You need to choose an executor when drafting your Will – this is the person responsible for carrying out your final wishes once you’ve gone, including distributing your assets. The job of an executor can be difficult and time-consuming, so it’s crucial you choose the right person.
What to consider
You need to ask several questions when choosing your executor, including:
Should it be a family member or friend?
Most people automatically think to choose a family member, such as a spouse or child. The benefit of this is they are usually the closest people to you and will understand your wishes and intentions better than anyone else.
If you don’t have a suitable family member, you may want to select a friend that you trust.
Trust is the most important factor when choosing an executor – family or friend.
Does age matter?
You must consider the age of your executor. Choose someone that is likely to outlive you and is fit, healthy and capable.
If you realise that your executors are no longer suitable when you review your Will, you can change them.
What if there’s family tension?
It’s important to consider how other family members may feel when choosing an executor. If you appoint one of your children that you consider more responsible, it could have an impact on the child that wasn’t chosen. Speak to your family before signing documents so everyone is aware and understand your reasons.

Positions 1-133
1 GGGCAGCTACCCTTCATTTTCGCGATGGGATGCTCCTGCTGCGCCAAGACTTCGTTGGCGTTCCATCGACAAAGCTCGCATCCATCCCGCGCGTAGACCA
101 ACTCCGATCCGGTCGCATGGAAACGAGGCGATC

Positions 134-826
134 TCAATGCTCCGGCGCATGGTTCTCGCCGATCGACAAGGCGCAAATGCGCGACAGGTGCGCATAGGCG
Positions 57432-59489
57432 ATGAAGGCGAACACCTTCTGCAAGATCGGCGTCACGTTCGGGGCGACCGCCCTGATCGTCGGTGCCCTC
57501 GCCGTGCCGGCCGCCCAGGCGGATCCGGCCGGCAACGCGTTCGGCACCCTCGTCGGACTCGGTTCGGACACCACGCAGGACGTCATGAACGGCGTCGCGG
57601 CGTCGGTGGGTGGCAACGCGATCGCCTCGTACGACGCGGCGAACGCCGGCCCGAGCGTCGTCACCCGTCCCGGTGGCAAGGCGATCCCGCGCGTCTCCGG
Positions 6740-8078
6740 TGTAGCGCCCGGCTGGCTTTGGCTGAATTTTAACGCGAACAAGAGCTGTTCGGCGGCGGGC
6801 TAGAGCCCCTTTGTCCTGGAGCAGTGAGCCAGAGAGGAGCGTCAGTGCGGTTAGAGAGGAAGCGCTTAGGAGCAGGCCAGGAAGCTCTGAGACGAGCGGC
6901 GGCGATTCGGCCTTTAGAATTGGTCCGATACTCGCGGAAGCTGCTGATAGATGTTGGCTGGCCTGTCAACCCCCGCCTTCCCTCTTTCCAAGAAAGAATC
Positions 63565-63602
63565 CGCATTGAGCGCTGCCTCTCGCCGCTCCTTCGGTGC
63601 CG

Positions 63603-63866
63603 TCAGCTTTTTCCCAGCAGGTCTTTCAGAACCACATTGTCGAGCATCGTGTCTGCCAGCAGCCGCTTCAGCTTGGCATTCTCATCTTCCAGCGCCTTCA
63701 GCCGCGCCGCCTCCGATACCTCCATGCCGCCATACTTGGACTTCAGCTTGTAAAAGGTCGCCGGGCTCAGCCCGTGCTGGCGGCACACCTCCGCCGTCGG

How about a professional executor?
If you don’t have anyone you feel you can trust to distribute your assets, you can nominate a professional executor. Your accountant or solicitor is suitable; there are also probate companies that take on the responsibility. A benefit of choosing a professional executor is that you can be confident your assets will be dealt with the correct way – it’s what they do every day.
Is the executor obliged to complete the role?
Your executor is not obliged to complete the role just because they’ve accepted it, but if they renounce probate and there’s no other nominee, it can delay the process when distributing assets. With that in mind, it can be beneficial to have two executors, just in case.
Start the process
Be sure to speak to everyone involved before deciding on an executor. Then, sit down with your executor and make your wishes clear to make it easier once you’ve gone. Remember, your executor can always speak to an expert for advice when they’re put into this role.
Ready to draft your Will? Contact us to start the process.